By Xavier University Newsroom,
Ron Bechet, Professor of Art in the Department of Art and Performance Studies at Xavier, is one of the artists with featured works in the “Yesterday we said Tomorrow” Prospect.5 New Orleans exhibit. The only one of its kind in the United States, “Prospect” is a triennial exhibition that has placements across the city of New Orleans in museums, galleries, and even some unexpected public spaces. This year, the Xavier University Art Gallery on the first floor of the Administration Building is also host to a section of the exhibit. An installation featuring works from artist Tiona Nekkia McClodden opened over the weekend on December 11.
Bechet’s pieces are featured in the Newcomb Art Museum at Tulane University. Most of his artworks use places, his imagination reflecting landscapes that typically one might see around Louisiana, usually using trees as part of his metaphor. For Bechet, the trees are layered with meaningful symbolism and parallels to the human experience that he hopes is transferred to the viewer.
“I take a lot of walks in the forest, and I can see the way that we live and the way that we see ourselves. These kinds of things exist strongly in my memory- the memory of my ancestors, the people who built me and made me, and those who built and made them, and I still feel as though I am in touch with them [spritually],” Bechet said about his inspiration.
Bechet has been at Xavier for two decades after earning his master’s degree from Yale University. He received his undergraduate degree at the University of New Orleans. He has never doubted that he wanted to be involved in art, admitting that as a small child he would get in trouble for doodling on surfaces he wasn’t supposed to.
“There are so many things that you can do with your passion. If you live your passion daily, you really don’t have to go to work,” said Bechet. “I’ve been very lucky and extremely blessed to make art, to share my making of art, and pass on to students the practice of making art.”
For Bechet, the integration of schools he experienced in fourth grade was jarring at first, but the Irish nuns at his school soon noticed his talent and enjoyment for making art, choosing to cultivate the young man’s gift. To help him realize his potential and help expand his skills, the nuns would often ask Bechet to help with any sort of creative project. Their attention and support helped him develop a sense of pride and self-esteem in his abilities.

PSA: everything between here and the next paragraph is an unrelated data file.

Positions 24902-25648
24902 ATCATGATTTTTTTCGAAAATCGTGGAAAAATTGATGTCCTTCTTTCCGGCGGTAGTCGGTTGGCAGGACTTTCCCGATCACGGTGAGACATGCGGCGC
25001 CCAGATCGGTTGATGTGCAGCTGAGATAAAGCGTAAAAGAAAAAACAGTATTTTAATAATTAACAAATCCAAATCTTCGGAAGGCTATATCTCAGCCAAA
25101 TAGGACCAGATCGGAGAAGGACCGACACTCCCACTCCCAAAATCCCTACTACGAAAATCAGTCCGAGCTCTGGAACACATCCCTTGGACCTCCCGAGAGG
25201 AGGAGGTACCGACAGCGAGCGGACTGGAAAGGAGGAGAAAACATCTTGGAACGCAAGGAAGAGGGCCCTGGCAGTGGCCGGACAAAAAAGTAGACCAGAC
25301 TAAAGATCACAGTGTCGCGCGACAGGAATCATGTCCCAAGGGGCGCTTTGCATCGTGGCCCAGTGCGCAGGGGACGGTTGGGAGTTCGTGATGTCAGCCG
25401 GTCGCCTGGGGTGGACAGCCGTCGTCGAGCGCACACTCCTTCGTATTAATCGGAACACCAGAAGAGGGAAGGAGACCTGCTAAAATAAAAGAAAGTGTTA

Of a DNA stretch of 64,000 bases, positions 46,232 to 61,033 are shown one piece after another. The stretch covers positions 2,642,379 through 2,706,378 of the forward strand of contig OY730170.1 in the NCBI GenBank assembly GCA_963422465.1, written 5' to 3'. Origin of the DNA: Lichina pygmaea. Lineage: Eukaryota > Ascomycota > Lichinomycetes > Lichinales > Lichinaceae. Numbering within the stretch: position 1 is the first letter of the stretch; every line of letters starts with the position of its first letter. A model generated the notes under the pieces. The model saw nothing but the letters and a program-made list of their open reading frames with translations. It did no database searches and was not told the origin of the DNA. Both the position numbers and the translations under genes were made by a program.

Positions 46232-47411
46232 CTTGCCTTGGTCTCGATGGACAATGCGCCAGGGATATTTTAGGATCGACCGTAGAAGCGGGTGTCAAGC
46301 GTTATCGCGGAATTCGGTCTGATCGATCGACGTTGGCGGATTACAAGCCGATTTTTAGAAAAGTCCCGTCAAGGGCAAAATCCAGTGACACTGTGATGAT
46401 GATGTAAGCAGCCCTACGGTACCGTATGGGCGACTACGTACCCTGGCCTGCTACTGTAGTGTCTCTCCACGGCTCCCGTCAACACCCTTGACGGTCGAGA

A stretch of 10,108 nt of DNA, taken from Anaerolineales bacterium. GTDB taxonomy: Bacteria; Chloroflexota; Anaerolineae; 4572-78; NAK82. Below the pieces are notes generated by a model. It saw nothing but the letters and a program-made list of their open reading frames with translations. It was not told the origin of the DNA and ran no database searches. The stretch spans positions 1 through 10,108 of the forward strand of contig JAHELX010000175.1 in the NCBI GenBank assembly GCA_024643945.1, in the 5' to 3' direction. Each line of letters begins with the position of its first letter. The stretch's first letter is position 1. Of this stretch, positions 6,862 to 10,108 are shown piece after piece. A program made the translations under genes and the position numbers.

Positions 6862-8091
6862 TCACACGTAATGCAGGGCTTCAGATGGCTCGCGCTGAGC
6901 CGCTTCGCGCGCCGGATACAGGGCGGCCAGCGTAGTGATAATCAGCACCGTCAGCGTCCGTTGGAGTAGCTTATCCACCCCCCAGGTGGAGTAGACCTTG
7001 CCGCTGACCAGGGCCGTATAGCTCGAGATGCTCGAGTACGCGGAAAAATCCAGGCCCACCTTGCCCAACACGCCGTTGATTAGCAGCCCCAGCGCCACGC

Bechet credits the mentorship of others as well for helping him succeed. The renowned and former Xavier professor John Scott acted as a mentor to Bechet, inspiring him to continue Scott’s tradition of “passing on,” whether physical or material, to the next generation of Xavier students.
The exhibit, curated by various leaders of the art world, features artists from all over the world that speak to the year’s theme, engaging in the unique issues and culture of the Southern United States by either contributing to existing works or creating new pieces. The first Prospect exhibition came about after the devastation of Hurricane Katrina as a way to bring people back to New Orleans by using the lens of the arts. The first show in 2007 was well-received in the local and global arts community, and in each iteration since then, one director is selected to put together the theme and artists that will be featured.
“Prospect.5: Yesterday we said tomorrow” is the fifth edition of Prospect New Orleans. The theme, inspired by New Orleans jazz musician Christian Scott aTunde Adjuah’s 2010 album “Yesterday You Said Tomorrow”, centers on the unspoken present, the place where past and future come together, and where other courses of action become possible. The title theme also implies the deferral of meaningful social change, which will often occur very slowly or else not at all. Participating artists use the idea to define and confront the truth and dark realities of history that are often glossed over, while also suggesting the possibility for a more positive future.
“[This iteration is] using the past to look forward to the future. Almost like a Sankofa moment, all of the foibles and things you cannot change, but we can use to change and make things for the future. The only thing we can do is live in the moment and prepare ourselves for a better tomorrow,” Bechet said about the theme.
The exhibit was originally slated to open at the end of summer 2021, but Hurricane Ida and the spread of the COVID-19 Delta Variant postponed the launch. Instead, it utilized staggered openings across the city beginning at the end of October. The gallery will be on display until January 23, 2022. The opening weekend festivities and Prospect.5 Gala, originally planned for October 21–24, have been postponed until January 2022.
On December 11, an installation featuring works by artist Tiona Nekkia McClodden opened in the Xavier University Art Gallery on the first floor of the Administration Building. McClodden is a visual artist, filmmaker and curator who uses her pieces to explore and critique intersectionalities of race, gender, sexuality, and social commentary. One of her more recent themes centers on “biomythography,” a combination of history, biography, and myth-making. Viewers can see pieces from McClodden’s exhibitions Wednesday through Sunday, from 11 a.m. to 4 p.m.
The Newcomb Art Museum is open Tuesday through Friday from 10 a.m. to 5 p.m., and Saturday and Sunday from 11 a.m. to 4 p.m. throughout the run of Prospect.5. The museum is closed on Mondays. Other artists with pieces at Newcomb include Barbara Chase-Riboud, Elliott Hundley, Mimi Lauter, Naudline Pierre, The Historic New Orleans Collection, Dawoud Bey, George Dureau, and Josh Kun.